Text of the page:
A traveller who suffered from chronic nosebleeds was startled to learn that they were produced by a three-inch-long leech that had been residing up her nose for a month.
Daniela Liverani was travelling in Southeast Asia when she was involved in a motorcycle accident.
After the collision, she assumed a lump sticking out the bottom of her nose was congealed blood from a ruptured blood vessel.
But, just days after coming home to Edinburgh, she was horrified to discover that the head of a massive leech had taken up residence in her nose.
The graduate, 24, was transported to A&E after attempting to blast the leech out and catch it with her fingers. The monster was extracted with forceps and tweezers.
Miss Liverani, originally from Glasgow stated that two weeks before she came home from Asia, she started suffering nosebleeds, but she believed she’d burst a blood vessel because she’d fallen off a motorcycle.
When she went home, the nosebleeds stopped, and something began poking out of her nostril. She assumed it was simply congealed blood from the nosebleeds.
She tried to blow him out and grasp him, but he retreated back up her nose before she could hold him.
He would come straight out as far as her bottom lip in the shower, and she could see him hanging out the bottom of her nose.
So when it occurred, she ran out of the shower and looked in the mirror extremely attentively, and she noticed ridges on him. That’s when she understood he was a creature.
When her friend Jenny and she phoned NHS 24 for help, they were advised to go to accident & emergency as quickly as possible.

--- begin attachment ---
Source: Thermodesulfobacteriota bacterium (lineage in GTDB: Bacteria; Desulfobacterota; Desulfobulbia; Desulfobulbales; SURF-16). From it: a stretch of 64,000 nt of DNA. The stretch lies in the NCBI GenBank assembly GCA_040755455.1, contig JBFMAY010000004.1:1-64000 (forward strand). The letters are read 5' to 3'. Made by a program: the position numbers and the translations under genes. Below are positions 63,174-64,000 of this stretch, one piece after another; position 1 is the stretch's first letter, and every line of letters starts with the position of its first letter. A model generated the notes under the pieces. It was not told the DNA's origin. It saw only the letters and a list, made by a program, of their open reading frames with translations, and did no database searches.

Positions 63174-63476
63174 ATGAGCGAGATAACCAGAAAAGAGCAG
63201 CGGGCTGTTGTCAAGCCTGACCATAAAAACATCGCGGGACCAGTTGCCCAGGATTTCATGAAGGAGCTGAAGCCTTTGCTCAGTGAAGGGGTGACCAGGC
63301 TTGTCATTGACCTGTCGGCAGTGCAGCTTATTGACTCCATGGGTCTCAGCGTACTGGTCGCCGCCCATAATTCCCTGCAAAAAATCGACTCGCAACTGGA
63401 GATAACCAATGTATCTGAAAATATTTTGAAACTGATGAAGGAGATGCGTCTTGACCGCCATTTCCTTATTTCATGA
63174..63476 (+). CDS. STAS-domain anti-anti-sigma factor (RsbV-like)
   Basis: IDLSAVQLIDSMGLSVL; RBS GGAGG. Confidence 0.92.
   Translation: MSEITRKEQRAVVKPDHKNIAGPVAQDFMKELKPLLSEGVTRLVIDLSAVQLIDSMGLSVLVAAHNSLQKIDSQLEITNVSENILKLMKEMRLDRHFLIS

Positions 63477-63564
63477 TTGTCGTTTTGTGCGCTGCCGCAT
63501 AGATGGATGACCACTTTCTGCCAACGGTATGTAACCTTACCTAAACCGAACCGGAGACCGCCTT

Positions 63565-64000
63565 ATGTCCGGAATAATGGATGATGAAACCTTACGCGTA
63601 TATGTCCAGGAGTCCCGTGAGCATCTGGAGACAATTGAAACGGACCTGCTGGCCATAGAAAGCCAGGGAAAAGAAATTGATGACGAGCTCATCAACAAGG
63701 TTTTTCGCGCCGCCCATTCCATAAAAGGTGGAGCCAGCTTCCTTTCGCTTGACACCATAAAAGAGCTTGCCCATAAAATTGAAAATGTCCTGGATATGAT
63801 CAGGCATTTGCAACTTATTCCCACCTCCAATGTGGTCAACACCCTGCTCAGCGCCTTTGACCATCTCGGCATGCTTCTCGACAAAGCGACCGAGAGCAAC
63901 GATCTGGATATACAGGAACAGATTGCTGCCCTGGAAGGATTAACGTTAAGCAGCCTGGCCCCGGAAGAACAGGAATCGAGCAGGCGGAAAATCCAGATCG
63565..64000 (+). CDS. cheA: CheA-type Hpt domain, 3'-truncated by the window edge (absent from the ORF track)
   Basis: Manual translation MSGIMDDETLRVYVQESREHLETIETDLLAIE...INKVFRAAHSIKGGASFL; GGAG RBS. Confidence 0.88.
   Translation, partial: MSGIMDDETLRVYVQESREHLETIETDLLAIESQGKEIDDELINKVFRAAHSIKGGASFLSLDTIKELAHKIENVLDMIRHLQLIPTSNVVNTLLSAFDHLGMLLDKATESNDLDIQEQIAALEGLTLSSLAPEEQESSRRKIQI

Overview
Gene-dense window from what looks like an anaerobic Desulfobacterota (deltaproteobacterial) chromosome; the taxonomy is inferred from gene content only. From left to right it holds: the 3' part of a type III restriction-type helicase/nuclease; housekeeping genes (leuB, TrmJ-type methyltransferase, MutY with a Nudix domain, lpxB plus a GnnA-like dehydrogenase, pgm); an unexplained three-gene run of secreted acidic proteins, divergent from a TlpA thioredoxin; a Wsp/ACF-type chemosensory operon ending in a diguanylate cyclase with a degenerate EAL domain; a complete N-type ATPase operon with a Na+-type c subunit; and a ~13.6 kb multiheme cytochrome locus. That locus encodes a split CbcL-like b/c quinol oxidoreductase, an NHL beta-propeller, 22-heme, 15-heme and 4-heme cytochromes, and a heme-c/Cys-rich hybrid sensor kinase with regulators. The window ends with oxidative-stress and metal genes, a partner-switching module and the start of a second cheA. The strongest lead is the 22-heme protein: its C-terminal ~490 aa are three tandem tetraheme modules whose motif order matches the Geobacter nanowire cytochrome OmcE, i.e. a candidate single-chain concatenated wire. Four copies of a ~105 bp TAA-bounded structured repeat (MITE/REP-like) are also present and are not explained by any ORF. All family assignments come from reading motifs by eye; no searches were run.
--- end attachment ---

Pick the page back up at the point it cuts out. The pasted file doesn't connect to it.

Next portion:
She was led into a treatment room, where a nurse and doctor used a torch, forceps, and tweezers to check her nose.
While a nurse and her pal confined her to the bed, the doctor used nose forceps to push open her nostrils wide.
Miss Liverani claimed that it was torture. Whenever the doctor grasped him, she could sense the leech tugging at the inside of her nose. After half an hour, the pain ended, and the doctor had the leech in the tweezers.
He was about the length of her forefinger and the size of her thumb.
He could also move quite quickly, which terrified her out. She is not sure how he got up there, but he’d have grown larger and larger by eating on her blood.
He was curled up in a huge ball, using her nostril as a small nest, so Jenny and she nicknamed him Mr Curly. She could sense him up at her brow at one point.
When She asked the doctor what would have occurred if she hadn’t gone to the hospital, she replied he’d definitely made his way into her brain.
Daniela may have taken up this leech from water in Vietnam if she had been swimming, said Mark Siddal, curator at the American Museum of Natural History in New York and an expert on leeches.
Or it may have entered her mouth while she was sipping water.
Even though it had been there for about a month, these leeches don’t grow very fast, so it wouldn’t have been much smaller when it got up there. It would have been fairly substantial.
It’s strange that people don’t seem to mind these leeches.
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